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Andrew Williams
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As thought-provoking as ever, Victor! Here’s one of the questions that struck me when reading your chapter, namely “Does practising deterrence punishment involve welcoming the harm (up to some threshold) that it imposes on wrongdoers; and if so, is this phenomenon relevant when deciding whether wrongdoers’ remedial duties explain their liability to be harmed?” The question arose because on my own (perhaps overly dark) understanding, using punishment as a deterrent involves welcoming wrongdoers’ suffering, or deprivation, because it is an effective instrument to change the attitudes and behaviour of potential wrongdoers. If so, the kind of harm involved in deterrence punishment seems quite different from the kind you often discuss. In many of your examples, wrongdoers are morally required and liable to be forced to provide protective services for others not because of but despite the harm they are likely to suffer in the process. (Even if we can sometimes complain about criminals being treated too leniently to provide enough deterrence we surely can’t complain about Evelyn and Fred wearing body armour in an attempt to minimize the level of harm they suffer when shielding Wayne.) Assuming support for deterrence punishment does involve welcoming the harm it imposes on wrongdoers, I worry whether the kinds of remedial duty you need to rely upon in order to justify the institution also require that wrongdoers themselves welcome their own suffering. If so, this type of duty seems significantly more difficult to defend than the remedial duties you more frequently mention because of the type of self-destructive attitude its endorsement involves. It’s one thing to expect Evelyn and Fred to make (heroic) amends for their wrongdoing by trying to shield Wayne even at the cost of their own lives. It’s another (for me, less credible) thing to expect people like them to welcome their own suffering providing that others are likely learn from it. If the appeal to remedial duties relies on this type of very demanding duty then we might need to look elsewhere to explain wrongdoers’ liabilities. It would be an advantage, then, if you could provide a less dark understanding of deterrence than the one I took for granted, or show that your justification of punishment relies on remedial duties that don’t demand wrongdoers take quite so hostile an attitude to themselves. (Sorry if I have overlooked a solution you supply elsewhere.)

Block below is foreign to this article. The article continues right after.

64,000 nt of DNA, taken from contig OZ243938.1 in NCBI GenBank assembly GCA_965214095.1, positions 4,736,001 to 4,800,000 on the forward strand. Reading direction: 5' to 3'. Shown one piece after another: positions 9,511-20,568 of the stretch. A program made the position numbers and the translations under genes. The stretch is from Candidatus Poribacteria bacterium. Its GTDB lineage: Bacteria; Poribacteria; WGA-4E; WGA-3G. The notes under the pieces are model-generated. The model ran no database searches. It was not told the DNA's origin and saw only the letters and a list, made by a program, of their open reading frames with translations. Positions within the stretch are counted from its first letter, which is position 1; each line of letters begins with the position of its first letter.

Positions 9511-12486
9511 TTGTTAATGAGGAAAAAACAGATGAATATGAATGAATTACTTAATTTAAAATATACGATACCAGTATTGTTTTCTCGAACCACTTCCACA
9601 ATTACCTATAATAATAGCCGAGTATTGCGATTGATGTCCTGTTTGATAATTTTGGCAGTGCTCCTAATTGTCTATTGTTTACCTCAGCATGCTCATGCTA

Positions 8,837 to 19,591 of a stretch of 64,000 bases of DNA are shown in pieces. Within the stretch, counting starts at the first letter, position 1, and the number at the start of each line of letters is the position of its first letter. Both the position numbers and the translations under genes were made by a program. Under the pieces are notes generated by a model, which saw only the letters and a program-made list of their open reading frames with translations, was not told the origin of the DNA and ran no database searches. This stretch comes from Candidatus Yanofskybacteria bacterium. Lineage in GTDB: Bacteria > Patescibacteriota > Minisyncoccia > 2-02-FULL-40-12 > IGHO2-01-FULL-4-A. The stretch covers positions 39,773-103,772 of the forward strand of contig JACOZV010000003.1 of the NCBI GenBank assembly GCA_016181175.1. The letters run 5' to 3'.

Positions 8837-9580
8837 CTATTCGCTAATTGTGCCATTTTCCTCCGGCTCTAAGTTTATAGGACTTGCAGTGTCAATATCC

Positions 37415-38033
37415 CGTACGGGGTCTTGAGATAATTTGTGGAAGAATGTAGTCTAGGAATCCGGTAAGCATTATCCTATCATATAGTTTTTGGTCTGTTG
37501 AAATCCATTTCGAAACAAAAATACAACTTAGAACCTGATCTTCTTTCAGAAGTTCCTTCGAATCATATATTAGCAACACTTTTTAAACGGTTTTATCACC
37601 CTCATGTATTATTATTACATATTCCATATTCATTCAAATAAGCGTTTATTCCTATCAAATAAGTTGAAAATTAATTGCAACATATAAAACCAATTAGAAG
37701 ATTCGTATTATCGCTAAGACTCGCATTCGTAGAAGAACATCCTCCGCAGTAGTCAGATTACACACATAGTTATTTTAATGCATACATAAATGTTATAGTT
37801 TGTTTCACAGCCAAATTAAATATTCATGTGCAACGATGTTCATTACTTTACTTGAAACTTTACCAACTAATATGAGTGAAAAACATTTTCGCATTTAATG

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Nov 30, 2012